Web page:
Washington Governor Jay Inslee backs B.C. in Trans Mountain expansion fight
British Columbia has a major political ally on board in the fight against the Trans Mountain pipeline. Washington Governor Jay Inslee, rumoured to be a potential Democratic presidential candidate in 2020, is pledging to do what he can to support B.C.’s push to stop an increase in bitumen flow to the west coast.
“We in Washington are very appreciative of the leadership your premier is taking on this issue,” said Inslee, answering questions from reporters in Vancouver. “We have serious questions about whether it really makes sense to be making such significant investments in fossil fuel infrastructure given the fact we know we need to wean ourselves off carbon based fuels.”
Inslee is in Vancouver on Friday for meetings as part of the Pacific Coast Collaborative. The Washington governor said his state is also looking at new laws that could reduce the risk associated with increased tanker traffic. Inslee mentioned his state is looking at requirement tankers to be escorted by tugboats, creating limitations of operations or restrictions on the noise of tankers to protect the orca population.
“We are examining right now, and I have tasked my administration to scrub and look at, any possible marine safety provisions that we could enact by law,” said Inslee. “Now, there are some challenges with dead weight from the federal government.”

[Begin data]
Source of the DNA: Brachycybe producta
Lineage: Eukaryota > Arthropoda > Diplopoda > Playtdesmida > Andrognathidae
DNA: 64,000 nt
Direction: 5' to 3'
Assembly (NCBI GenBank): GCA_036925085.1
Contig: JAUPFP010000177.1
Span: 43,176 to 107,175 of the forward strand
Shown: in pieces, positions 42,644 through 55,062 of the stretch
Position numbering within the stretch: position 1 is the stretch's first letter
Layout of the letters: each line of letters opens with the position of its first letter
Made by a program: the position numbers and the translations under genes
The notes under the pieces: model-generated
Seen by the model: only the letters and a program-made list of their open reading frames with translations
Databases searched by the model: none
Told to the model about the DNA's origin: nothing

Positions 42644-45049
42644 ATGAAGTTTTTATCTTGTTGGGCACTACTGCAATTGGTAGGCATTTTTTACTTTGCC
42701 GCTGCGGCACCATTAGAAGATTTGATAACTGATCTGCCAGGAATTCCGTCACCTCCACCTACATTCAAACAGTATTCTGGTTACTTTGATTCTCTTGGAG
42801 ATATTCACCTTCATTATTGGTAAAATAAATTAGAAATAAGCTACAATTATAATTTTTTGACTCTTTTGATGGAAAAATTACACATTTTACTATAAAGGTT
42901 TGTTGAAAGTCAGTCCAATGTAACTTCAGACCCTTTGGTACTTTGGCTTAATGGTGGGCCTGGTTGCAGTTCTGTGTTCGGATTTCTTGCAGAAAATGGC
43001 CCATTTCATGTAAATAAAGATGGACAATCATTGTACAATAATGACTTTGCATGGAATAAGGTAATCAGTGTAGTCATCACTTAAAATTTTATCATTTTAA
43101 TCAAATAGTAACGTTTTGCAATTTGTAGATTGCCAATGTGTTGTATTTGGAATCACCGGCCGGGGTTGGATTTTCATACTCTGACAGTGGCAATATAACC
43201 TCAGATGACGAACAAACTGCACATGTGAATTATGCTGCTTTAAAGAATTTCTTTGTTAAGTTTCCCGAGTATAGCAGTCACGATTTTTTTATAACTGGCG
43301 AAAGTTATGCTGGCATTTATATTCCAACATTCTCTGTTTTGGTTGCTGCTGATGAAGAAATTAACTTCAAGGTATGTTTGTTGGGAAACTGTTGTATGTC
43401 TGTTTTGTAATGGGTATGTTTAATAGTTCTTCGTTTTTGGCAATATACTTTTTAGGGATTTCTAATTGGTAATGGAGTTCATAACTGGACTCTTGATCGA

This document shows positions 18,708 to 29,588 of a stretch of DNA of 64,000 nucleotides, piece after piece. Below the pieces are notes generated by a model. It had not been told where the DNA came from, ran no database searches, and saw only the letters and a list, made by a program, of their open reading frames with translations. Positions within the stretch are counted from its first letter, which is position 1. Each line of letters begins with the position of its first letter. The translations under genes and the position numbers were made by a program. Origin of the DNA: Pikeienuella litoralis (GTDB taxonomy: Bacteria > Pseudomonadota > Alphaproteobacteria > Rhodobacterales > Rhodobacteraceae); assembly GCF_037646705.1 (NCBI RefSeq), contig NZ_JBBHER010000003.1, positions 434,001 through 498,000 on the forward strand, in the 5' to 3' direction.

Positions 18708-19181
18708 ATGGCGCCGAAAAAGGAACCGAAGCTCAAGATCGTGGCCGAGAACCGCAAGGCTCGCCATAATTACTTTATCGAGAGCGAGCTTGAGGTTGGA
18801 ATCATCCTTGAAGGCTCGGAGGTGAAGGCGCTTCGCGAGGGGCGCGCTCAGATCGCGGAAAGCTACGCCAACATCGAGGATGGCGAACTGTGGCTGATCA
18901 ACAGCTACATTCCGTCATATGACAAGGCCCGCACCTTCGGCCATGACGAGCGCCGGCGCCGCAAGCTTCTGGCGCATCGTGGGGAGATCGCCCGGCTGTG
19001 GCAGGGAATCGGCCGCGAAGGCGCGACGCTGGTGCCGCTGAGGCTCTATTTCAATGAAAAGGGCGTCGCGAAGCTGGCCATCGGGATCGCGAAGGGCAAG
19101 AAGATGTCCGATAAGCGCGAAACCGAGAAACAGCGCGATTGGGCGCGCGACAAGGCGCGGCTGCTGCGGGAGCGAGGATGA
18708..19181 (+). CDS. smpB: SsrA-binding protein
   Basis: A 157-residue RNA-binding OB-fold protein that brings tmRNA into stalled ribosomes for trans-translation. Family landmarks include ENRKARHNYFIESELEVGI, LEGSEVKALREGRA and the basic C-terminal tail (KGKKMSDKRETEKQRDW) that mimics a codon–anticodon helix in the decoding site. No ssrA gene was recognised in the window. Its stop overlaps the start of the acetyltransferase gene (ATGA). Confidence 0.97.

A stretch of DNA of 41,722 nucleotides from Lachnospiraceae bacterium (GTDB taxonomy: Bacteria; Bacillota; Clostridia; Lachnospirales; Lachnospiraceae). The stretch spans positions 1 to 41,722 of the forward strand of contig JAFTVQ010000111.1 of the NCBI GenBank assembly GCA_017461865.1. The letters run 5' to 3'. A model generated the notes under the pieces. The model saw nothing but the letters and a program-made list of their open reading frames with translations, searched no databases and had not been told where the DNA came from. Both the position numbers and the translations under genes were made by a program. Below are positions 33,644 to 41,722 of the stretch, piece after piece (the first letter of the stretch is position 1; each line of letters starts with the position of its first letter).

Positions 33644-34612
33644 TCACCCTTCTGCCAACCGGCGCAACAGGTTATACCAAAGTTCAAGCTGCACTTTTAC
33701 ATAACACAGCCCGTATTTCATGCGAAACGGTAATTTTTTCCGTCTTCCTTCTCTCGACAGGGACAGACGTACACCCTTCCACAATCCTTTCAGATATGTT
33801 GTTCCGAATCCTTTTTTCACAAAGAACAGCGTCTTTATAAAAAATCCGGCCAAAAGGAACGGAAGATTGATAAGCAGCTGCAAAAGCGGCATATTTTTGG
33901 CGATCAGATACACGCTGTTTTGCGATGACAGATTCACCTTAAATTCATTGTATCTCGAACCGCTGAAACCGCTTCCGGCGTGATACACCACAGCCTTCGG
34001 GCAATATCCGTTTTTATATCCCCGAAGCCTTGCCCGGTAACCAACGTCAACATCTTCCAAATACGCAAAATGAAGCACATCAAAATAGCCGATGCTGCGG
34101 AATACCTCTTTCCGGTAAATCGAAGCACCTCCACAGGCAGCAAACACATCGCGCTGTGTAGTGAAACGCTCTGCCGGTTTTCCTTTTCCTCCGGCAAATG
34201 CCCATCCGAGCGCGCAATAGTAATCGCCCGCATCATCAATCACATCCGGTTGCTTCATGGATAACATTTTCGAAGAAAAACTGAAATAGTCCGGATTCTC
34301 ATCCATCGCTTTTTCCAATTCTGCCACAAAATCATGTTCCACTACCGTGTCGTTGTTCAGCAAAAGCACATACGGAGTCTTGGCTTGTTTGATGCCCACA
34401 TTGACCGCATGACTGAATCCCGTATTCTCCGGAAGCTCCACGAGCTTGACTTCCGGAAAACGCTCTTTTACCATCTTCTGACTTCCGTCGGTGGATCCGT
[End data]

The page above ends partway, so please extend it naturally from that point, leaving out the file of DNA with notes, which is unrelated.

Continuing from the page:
Washington is particularly concerned about damage to Haro Strait and the Strait of Juan de Fuca. Inslee’s government rejected an oil port in Vancouver, Washington, but the state still has five oil refineries.
British Columbia is preparing a legal reference case to get a court to decide whether the province has the right to restrict the flow of bitumen by rail or pipeline through the province. The pipeline opposition has led to an ongoing feud with the Alberta government that has prompted Alberta Premier Rachel Notley to threaten to turn the oil and has taps off to B.C.
“Working together on the west coast, I think we are demonstrating to the rest of North America the commonalities we have,” said Horgan. “Working together, the people who populate this speculator region have a common purpose which is to ensure our environment is protected so our economy can thrive.”
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